Localization of dense intracranial electrode arrays using magnetic resonance imaging

Neuroimage. 2012 Oct 15;63(1):157-165. doi: 10.1016/j.neuroimage.2012.06.039. Epub 2012 Jun 30.


Intracranial electrode arrays are routinely used in the pre-surgical evaluation of patients with medically refractory epilepsy, and recordings from these electrodes have been increasingly employed in human cognitive neurophysiology due to their high spatial and temporal resolution. For both researchers and clinicians, it is critical to localize electrode positions relative to the subject-specific neuroanatomy. In many centers, a post-implantation MRI is utilized for electrode detection because of its higher sensitivity for surgical complications and the absence of radiation. However, magnetic susceptibility artifacts surrounding each electrode prohibit unambiguous detection of individual electrodes, especially those that are embedded within dense grid arrays. Here, we present an efficient method to accurately localize intracranial electrode arrays based on pre- and post-implantation MR images that incorporates array geometry and the individual's cortical surface. Electrodes are directly visualized relative to the underlying gyral anatomy of the reconstructed cortical surface of individual patients. Validation of this approach shows high spatial accuracy of the localized electrode positions (mean of 0.96 mm ± 0.81 mm for 271 electrodes across 8 patients). Minimal user input, short processing time, and utilization of radiation-free imaging are strong incentives to incorporate quantitatively accurate localization of intracranial electrode arrays with MRI for research and clinical purposes. Co-registration to a standard brain atlas further allows inter-subject comparisons and relation of intracranial EEG findings to the larger body of neuroimaging literature.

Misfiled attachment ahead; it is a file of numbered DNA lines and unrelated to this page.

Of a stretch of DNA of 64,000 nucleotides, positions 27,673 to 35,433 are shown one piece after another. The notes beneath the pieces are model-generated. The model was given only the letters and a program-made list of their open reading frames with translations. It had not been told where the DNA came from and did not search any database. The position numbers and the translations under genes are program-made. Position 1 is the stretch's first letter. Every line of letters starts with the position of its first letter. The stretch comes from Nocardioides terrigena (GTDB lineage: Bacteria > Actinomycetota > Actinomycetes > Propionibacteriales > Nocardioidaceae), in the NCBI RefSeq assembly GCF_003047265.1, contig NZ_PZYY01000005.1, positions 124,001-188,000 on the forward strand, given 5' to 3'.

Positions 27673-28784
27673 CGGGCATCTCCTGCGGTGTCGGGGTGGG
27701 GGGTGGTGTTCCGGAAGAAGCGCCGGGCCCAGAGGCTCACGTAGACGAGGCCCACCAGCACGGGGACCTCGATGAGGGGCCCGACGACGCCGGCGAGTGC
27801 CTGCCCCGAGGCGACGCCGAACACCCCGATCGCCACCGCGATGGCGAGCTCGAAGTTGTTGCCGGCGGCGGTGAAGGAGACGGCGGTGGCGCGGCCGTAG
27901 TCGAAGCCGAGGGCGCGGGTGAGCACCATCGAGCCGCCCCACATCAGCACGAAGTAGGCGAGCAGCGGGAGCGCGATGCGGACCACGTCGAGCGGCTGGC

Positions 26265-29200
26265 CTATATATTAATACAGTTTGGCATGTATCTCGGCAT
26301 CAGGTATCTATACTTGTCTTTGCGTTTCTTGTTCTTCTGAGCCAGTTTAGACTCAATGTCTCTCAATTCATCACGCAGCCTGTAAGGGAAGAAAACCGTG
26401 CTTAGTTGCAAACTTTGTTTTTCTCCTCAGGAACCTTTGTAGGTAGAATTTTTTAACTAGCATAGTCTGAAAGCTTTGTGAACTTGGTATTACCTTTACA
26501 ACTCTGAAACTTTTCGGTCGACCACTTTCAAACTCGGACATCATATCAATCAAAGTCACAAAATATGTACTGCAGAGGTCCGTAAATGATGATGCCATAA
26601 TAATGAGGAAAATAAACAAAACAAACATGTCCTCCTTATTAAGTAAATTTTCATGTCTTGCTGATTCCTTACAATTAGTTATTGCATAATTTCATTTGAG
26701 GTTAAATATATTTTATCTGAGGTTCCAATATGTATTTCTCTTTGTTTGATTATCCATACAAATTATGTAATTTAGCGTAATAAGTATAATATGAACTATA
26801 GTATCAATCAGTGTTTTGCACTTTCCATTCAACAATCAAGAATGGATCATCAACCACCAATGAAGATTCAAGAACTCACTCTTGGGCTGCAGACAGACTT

Publication types

  • Research Support, N.I.H., Extramural
  • Research Support, Non-U.S. Gov't

MeSH terms

  • Algorithms
  • Artifacts*
  • Brain / anatomy & histology*
  • Brain / surgery
  • Electrodes, Implanted*
  • Electroencephalography / instrumentation*
  • Humans
  • Image Enhancement / methods*
  • Image Interpretation, Computer-Assisted / methods
  • Magnetic Resonance Imaging / methods*
  • Pattern Recognition, Automated / methods*
  • Reproducibility of Results
  • Sensitivity and Specificity